- Your upcoming exhibition entitled – “Abstract Details in Colour”, at the Alpha Gallery in Cork Street, London is about to begin. What is your inspiration behind it?
Well as a solo show, I guess the idea has been focus a lot on the process. The way the images are produced plays an important part in creating what is a fairly technical body of work. I think the ‘inspiration’ behind the show has been to create an aesthetically beautiful body of work with an end goal of creating abstract pieces that one would want to have hanging on a wall at home. Of course, taste is always entirely subjective.
- Which picture from your show would you choose to possibly explain your particular outlook on photography?
Thematically, the show is about using the medium to draw out interesting perspectives of what might be perceived as “the mundane” around us. There is a series within the show that plays on the detail of bubble wrap. I guess with these, the aim is to play on the simplicity of the subject and turn the image into an object that is aesthetically pleasing, by way of colour and the production of the actual works themselves. There are other pieces that do this, but I guess people will have their own interpretations of what they see, like and dislike.
- Can you share some details of your process?
I’ve stuck principally to using a 50mm, 1.4 Zeiss prime lens to try and capture as close to what the naked eye actually sees. From beyond the actual image capture, and minimal image shaping and manipulation in post, it’s been more a trial and error process to see what works and what doesn’t. Playing a great deal with various printing and mounting options, I’ve tried each piece on a variety of paper types and while arduous, I guess it’s rewarding when you get the outcome as you had originally envisaged. I am eternally grateful to the guys at the print lab, as I’m pretty sure they must be sick by now of my indecisiveness!
My art is my philosophy – love knowledge and improve myself.
- What do you feel about the democratization of photography?
Good question. I guess it has its benefits and pitfalls. With the rise of services such as Instagram, I think the downfalls are apparent in that everyone seems to consider themselves a photographer by merely throwing effects onto often fairly mundane images and passing it off as a skill. At the same time however, I think the technological movements in the world of DSL cameras and their subsequent accessibility by price has given rise to a slew of very talented photographers and filmmakers that with the evolution of distribution channels such as the Internet, would otherwise have gone unnoticed. Of course, this has also lead to the evolution of citizen journalism etc. that I think is socially important for all of us in this day and age in often helping paint a clearer picture of the world around us.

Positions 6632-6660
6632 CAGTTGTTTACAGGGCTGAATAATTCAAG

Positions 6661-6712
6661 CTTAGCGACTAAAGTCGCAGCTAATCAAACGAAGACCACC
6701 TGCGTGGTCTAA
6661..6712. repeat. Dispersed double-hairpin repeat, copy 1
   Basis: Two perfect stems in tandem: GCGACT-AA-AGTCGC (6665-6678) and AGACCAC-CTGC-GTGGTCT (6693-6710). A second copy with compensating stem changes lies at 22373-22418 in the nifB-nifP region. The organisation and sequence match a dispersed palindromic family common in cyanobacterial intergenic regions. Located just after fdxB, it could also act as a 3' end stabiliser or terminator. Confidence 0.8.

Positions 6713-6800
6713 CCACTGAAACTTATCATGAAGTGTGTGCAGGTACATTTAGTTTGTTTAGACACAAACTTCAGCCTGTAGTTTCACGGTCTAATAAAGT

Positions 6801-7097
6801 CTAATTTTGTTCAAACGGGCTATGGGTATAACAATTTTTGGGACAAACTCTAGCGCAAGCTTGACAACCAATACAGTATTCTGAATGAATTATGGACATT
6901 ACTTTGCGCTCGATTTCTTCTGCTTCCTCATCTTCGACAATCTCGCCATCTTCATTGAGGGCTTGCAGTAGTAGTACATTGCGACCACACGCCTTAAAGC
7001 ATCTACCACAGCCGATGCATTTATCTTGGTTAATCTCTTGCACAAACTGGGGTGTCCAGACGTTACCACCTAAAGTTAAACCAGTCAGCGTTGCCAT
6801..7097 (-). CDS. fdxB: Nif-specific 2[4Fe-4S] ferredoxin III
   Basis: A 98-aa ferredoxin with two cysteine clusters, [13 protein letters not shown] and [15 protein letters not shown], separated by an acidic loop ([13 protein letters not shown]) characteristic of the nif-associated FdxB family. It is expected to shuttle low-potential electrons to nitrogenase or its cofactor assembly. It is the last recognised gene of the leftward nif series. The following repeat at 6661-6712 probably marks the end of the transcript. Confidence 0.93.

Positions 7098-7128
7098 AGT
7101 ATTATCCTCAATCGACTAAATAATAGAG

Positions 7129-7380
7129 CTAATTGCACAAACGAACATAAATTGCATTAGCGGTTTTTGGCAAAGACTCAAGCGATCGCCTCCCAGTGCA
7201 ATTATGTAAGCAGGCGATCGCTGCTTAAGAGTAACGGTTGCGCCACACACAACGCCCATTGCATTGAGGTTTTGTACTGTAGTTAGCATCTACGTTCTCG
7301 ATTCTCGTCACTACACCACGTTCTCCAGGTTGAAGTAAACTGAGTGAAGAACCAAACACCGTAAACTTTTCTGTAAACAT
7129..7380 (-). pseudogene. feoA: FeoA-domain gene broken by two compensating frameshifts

- How do you think the photographic community should respond to this?
I think it hard to think in terms of what we would like people to do. If it’s happening, it’s happening and there’s not much we can do about it. One consequence has been a contribution to the decline in budgets for larger scale photographic shoots for editorial in commercial photography. I think principally as there often seems to be someone out there that will do things for less (I’m sure often at the detriment to the quality of the work) and when this happens, it can be damaging for the trade. As with all professions, I think skilled labor should be reward according to quality and not squeezed by waning budgets.
- Which photographer do you most admire? What have you learnt from their work?
There are many. Some of whom I have met and others I dream of meeting. More often than not, it’s not just about their work and methodology, although often fascinating, it’s about their own personal journeys and how they got to where they are. I think if anyone sticks at something they enjoy the results can be astonishing.
I dream a lot these days – endless possibilities and limited time and budget. I think we all dream of using the medium for capturing something that changes minds, alters perceptions and is remembered for the impact it creates. It’s early days for me. I guess we have to just see what happens!
- How do you see your photography evolving in the future?
I have a few ideas for steering my work and the “fine art” route gives immense flexibility to do this. As much as I’d like to pretend my work is solely influenced by my own ideas, I do rely heavily on the thoughts, feedback and opinions of others. I think to move forward in response to what seemingly works and what does not from the input of onlookers, will play well to the evolution of the projects and ideas that I have. I do also want to make a more concerted effort to get out a bit more and travel with the medium as a means to do this.
- Next steps?
My next steps will no doubt be governed entirely by opportunity. I have a number of ideas already in the works for future shows but finding the right home for them is the key. Again, I think something abroad. I would like to look towards the United States & Canada, where I have spent considerable time. I also feel the market for fine art photography is a lot more understood in these territories. It must be said though, having studied Chinese, I very much have Shanghai in my sights!